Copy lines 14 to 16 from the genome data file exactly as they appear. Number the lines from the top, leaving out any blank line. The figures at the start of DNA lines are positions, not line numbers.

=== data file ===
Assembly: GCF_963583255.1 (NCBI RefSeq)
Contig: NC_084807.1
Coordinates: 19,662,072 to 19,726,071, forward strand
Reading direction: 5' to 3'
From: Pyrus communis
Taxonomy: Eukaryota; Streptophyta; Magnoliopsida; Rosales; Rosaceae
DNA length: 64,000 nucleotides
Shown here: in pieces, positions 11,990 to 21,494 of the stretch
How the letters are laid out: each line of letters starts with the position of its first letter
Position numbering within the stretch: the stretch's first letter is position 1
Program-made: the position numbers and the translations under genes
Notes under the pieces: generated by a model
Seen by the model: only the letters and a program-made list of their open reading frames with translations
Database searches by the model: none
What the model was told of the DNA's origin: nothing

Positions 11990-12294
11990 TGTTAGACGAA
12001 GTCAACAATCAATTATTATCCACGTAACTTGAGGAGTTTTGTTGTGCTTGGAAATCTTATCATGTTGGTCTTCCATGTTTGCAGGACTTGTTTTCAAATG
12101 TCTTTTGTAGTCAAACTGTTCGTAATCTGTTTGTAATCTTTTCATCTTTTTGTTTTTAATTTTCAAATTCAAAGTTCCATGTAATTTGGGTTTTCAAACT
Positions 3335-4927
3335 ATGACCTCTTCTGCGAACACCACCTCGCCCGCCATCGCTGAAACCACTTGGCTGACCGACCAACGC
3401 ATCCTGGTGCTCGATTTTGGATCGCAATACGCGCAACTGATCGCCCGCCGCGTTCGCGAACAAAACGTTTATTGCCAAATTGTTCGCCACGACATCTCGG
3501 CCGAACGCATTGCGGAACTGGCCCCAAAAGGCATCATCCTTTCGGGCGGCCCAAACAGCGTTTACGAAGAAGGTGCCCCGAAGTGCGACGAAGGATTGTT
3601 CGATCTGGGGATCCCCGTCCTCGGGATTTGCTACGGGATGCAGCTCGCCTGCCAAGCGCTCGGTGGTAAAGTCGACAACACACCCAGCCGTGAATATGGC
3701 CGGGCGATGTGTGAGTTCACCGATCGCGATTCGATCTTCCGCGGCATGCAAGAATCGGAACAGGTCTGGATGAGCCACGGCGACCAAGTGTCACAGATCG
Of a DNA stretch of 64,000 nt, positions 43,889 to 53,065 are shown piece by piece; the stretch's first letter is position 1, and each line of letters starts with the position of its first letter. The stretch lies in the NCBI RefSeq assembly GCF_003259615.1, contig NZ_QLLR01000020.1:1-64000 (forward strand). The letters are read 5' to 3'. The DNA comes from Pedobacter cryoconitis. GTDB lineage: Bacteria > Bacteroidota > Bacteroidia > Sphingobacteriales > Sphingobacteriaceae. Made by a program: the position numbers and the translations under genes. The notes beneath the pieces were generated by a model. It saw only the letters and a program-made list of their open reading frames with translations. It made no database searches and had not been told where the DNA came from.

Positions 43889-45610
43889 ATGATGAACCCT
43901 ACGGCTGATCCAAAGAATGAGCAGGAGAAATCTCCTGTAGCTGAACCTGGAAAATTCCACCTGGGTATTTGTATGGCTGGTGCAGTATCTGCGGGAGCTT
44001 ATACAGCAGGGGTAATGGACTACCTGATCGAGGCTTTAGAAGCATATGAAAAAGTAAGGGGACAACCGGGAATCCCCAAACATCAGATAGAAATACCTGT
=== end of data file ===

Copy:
Database searches by the model: none
What the model was told of the DNA's origin: nothing

Positions 11990-12294